So we had to provide security ourselves. But we were dealing with an obviously well-organized group.

The modus operandi seemed to have been fairly well mastered, and the action itself took place in a matter of minutes before the police were rushed to the scene. They were nevertheless able to arrest two young Belgian activists.

The action began well before the violent act.

Act 1: Intimidation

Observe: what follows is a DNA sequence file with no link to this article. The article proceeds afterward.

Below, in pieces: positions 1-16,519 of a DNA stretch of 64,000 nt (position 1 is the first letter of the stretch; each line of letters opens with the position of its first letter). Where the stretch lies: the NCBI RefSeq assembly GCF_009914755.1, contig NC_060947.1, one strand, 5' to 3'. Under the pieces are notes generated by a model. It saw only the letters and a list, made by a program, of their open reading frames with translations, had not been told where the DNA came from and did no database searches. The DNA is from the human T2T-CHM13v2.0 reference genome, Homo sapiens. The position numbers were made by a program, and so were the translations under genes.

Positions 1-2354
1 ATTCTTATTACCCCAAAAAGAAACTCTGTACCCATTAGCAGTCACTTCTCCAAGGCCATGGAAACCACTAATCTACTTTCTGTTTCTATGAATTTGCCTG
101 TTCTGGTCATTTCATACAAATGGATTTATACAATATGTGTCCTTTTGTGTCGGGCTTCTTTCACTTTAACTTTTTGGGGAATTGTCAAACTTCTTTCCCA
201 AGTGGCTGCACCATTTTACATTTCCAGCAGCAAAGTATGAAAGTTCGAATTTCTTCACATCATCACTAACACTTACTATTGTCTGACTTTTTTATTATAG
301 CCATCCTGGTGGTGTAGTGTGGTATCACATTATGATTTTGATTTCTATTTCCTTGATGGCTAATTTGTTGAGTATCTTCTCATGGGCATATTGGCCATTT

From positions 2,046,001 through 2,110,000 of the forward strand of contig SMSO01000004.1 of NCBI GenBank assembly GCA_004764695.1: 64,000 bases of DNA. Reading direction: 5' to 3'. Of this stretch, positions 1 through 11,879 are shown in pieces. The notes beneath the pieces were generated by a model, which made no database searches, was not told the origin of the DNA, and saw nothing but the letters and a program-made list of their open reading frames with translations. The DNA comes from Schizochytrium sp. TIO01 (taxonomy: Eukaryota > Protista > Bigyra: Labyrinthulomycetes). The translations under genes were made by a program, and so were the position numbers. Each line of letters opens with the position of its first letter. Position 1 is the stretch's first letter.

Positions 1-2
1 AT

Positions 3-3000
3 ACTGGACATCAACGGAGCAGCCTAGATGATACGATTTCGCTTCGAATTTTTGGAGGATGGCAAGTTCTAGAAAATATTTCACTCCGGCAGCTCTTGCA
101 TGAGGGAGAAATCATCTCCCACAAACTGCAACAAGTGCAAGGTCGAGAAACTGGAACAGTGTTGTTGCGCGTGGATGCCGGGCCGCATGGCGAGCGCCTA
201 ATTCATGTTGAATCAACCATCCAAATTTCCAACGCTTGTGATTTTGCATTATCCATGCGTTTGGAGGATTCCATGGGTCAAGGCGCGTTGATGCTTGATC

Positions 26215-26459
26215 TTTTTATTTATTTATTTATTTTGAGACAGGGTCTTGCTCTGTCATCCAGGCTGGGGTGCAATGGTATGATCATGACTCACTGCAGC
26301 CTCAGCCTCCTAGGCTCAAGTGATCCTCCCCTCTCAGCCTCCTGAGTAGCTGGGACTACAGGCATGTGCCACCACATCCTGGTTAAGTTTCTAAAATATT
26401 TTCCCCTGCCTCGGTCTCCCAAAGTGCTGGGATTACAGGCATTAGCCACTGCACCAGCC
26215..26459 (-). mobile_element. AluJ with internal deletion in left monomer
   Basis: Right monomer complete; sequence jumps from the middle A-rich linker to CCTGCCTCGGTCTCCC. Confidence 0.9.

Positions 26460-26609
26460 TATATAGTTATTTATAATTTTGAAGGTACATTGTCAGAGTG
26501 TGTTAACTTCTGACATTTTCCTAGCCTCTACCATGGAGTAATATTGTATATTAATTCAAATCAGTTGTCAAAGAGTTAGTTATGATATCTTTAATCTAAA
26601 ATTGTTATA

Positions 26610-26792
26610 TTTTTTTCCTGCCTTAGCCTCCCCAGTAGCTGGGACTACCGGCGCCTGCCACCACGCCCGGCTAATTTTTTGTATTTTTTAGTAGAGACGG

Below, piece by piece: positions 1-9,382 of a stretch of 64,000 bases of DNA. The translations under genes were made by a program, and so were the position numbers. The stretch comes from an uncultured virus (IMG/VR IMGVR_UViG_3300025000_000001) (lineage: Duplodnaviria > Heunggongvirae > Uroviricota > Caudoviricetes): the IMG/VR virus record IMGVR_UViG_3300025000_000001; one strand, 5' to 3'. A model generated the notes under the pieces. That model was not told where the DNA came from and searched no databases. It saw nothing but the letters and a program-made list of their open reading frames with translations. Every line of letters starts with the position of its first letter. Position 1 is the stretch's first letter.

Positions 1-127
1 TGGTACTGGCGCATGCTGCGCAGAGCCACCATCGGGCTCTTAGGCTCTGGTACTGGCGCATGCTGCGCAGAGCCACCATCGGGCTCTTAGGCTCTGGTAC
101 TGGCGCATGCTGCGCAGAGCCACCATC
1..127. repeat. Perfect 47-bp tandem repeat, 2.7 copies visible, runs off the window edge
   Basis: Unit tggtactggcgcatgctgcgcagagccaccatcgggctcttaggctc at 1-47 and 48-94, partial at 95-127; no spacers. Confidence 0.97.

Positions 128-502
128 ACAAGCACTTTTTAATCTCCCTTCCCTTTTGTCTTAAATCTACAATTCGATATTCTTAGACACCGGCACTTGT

It starts with intimidation: calling out the organizer on a social network and/or by e-mail. As the e-mail is private and allows the author to be identified, I can't give its content. Then at least one anonymous account contacts the organizer in a rather polite but firm tone of voice: "You must not invite X, because he is 'transphobic' because etc...or he took part in such-and-such a 'transphobic' event etc... . If you do, then don't be surprised if you too are called 'transphobic'". When the organizer found no evidence to support these allegations, he announced that the conference would go ahead. He was then accused of transphobia in turn on social networks by a swarm of "trolls" (anonymous accounts that act in cliques or packs), in a more direct and unpleasant manner, backed up by insults. It's important not to escalate at this stage, as the group is getting stronger and more aggressive. The organizer asks them to stop this exchange, which is going nowhere, and the activists accuse the organizer of refusing to talk, thus beginning the process of victimization: "they wouldn't listen to us, so we have to make ourselves heard", intended to justify the violent action of act 2.